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Health District Participates In Overdose Awareness Day

LAS VEGAS (KXNT) – The Southern Nevada Health District (SNHD) is helping the Southern Nevada Harm Reduction Alliance (SNHRA).

SNHRA is participating in its first International Overdose Awareness Day to remember friends and family members who have died from an overdose. Community members and partners will share personal stories about losses suffered due to the current opioid epidemic. A free Overdose Prevention Training will be held and an overdose prevention kit with two doses of naloxone, an opioid antagonist, will be provided to the first 60 people who attend the training.

It will be at Stupak Park, located at 300 W. Boston Avenue in Las Vegas. It begins at 7 p.m. on Thursday, August 31.

Opioid related deaths continue to happen in Southern Nevada. In 2015, there were 298 opioid related deaths among Clark County residents. From 2013-2015, the average rate of drug poisonings in Clark County was 21 deaths per 100,000 residents. The rate was highest in the 89101 ZIP code at 40 deaths per 100,000 residents. The national rate during that same period was 15 drug poisoning deaths per 100,000 residents.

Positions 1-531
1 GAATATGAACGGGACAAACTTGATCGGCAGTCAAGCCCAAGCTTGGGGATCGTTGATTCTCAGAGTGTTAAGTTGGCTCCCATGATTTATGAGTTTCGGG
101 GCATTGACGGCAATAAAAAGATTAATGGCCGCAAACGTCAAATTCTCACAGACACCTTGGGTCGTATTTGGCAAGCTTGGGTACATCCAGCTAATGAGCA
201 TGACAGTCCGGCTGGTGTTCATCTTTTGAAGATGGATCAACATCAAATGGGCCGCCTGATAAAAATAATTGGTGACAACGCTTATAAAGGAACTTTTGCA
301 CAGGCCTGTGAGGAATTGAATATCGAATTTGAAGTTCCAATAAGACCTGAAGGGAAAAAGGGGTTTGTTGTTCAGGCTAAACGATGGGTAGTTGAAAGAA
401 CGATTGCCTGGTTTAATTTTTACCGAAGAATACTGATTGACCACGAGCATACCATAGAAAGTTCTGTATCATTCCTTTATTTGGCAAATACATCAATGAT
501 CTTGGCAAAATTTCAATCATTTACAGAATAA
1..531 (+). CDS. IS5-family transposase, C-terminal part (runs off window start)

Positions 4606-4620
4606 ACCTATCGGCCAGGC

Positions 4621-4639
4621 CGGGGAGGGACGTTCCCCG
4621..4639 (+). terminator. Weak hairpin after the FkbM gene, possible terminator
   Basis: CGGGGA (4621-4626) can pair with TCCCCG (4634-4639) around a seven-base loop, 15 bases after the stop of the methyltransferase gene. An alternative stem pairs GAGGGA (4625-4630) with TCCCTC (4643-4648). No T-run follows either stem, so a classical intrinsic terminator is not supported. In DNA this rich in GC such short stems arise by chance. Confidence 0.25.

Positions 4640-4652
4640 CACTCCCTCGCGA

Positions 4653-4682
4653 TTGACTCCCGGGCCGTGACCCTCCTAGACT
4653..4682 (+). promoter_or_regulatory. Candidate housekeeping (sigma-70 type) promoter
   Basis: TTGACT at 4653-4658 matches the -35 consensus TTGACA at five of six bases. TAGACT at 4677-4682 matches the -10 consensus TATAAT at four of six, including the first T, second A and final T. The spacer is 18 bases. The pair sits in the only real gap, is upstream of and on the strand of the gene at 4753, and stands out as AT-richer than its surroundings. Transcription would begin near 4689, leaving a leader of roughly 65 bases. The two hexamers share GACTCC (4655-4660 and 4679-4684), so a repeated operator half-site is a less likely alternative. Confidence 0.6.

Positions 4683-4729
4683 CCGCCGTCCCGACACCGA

Southern Nevada Harm Reduction Alliance is made up of public health professionals, HIV providers, addiction specialists, syringe exchange programs, homeless providers, prevention and recovery advocates, and health care representatives.

It’s mission is to improve the health and well being of people who use drugs by reducing drug related stigma, overdoses, and the harmful effects of drugs among Southern Nevadans regardless of their circumstances. SNHRA also provides education and resources about reducing substance misuse and unintentional overdose deaths, as well as reducing the risks of acquiring or transmitting blood borne infections. Each month, the Southern Nevada Health District, in conjunction with members of SNHRA, provides testing for HIV and hepatitis C, sterile syringes, and homeless services. In February, the first comprehensive needle/syringe exchange program in Clark County began operating at Trac-B Exchange, a member of the Southern Nevada Harm Reduction Alliance.

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